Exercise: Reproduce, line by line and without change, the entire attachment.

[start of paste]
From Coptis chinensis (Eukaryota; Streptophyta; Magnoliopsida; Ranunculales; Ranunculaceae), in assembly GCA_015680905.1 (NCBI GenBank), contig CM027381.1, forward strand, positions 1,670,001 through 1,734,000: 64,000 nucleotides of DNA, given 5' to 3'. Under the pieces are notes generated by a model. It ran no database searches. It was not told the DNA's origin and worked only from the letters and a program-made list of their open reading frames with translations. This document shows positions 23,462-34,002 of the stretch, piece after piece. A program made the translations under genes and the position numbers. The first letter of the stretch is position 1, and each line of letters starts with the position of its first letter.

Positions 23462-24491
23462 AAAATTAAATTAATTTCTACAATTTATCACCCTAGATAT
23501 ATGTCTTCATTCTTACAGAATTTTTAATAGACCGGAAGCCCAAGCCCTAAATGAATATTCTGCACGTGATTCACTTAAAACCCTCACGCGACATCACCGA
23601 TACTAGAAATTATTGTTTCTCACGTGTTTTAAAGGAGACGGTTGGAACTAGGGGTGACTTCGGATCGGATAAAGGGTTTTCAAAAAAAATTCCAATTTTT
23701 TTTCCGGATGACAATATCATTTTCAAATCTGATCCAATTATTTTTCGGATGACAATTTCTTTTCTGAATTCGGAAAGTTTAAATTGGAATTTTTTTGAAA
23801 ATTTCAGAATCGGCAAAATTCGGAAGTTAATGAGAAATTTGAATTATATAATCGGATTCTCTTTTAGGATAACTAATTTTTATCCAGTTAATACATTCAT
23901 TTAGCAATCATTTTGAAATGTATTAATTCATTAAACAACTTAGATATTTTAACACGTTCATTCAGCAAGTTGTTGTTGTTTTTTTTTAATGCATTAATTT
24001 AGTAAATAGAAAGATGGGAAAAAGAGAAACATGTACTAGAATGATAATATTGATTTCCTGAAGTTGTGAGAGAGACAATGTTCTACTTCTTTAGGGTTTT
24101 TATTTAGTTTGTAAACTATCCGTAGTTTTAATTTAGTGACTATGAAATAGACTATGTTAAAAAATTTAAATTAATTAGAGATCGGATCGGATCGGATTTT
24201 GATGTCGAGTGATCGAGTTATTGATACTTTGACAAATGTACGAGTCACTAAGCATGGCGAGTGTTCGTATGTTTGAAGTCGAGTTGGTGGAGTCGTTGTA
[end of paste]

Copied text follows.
From Coptis chinensis (Eukaryota; Streptophyta; Magnoliopsida; Ranunculales; Ranunculaceae), in assembly GCA_015680905.1 (NCBI GenBank), contig CM027381.1, forward strand, positions 1,670,001 through 1,734,000: 64,000 nucleotides of DNA, given 5' to 3'. Under the pieces are notes generated by a model. It ran no database searches. It was not told the DNA's origin and worked only from the letters and a program-made list of their open reading frames with translations. This document shows positions 23,462-34,002 of the stretch, piece after piece. A program made the translations under genes and the position numbers. The first letter of the stretch is position 1, and each line of letters starts with the position of its first letter.

Positions 23462-24491
23462 AAAATTAAATTAATTTCTACAATTTATCACCCTAGATAT
23501 ATGTCTTCATTCTTACAGAATTTTTAATAGACCGGAAGCCCAAGCCCTAAATGAATATTCTGCACGTGATTCACTTAAAACCCTCACGCGACATCACCGA
23601 TACTAGAAATTATTGTTTCTCACGTGTTTTAAAGGAGACGGTTGGAACTAGGGGTGACTTCGGATCGGATAAAGGGTTTTCAAAAAAAATTCCAATTTTT
23701 TTTCCGGATGACAATATCATTTTCAAATCTGATCCAATTATTTTTCGGATGACAATTTCTTTTCTGAATTCGGAAAGTTTAAATTGGAATTTTTTTGAAA
23801 ATTTCAGAATCGGCAAAATTCGGAAGTTAATGAGAAATTTGAATTATATAATCGGATTCTCTTTTAGGATAACTAATTTTTATCCAGTTAATACATTCAT
23901 TTAGCAATCATTTTGAAATGTATTAATTCATTAAACAACTTAGATATTTTAACACGTTCATTCAGCAAGTTGTTGTTGTTTTTTTTTAATGCATTAATTT
24001 AGTAAATAGAAAGATGGGAAAAAGAGAAACATGTACTAGAATGATAATATTGATTTCCTGAAGTTGTGAGAGAGACAATGTTCTACTTCTTTAGGGTTTT
24101 TATTTAGTTTGTAAACTATCCGTAGTTTTAATTTAGTGACTATGAAATAGACTATGTTAAAAAATTTAAATTAATTAGAGATCGGATCGGATCGGATTTT
24201 GATGTCGAGTGATCGAGTTATTGATACTTTGACAAATGTACGAGTCACTAAGCATGGCGAGTGTTCGTATGTTTGAAGTCGAGTTGGTGGAGTCGTTGTA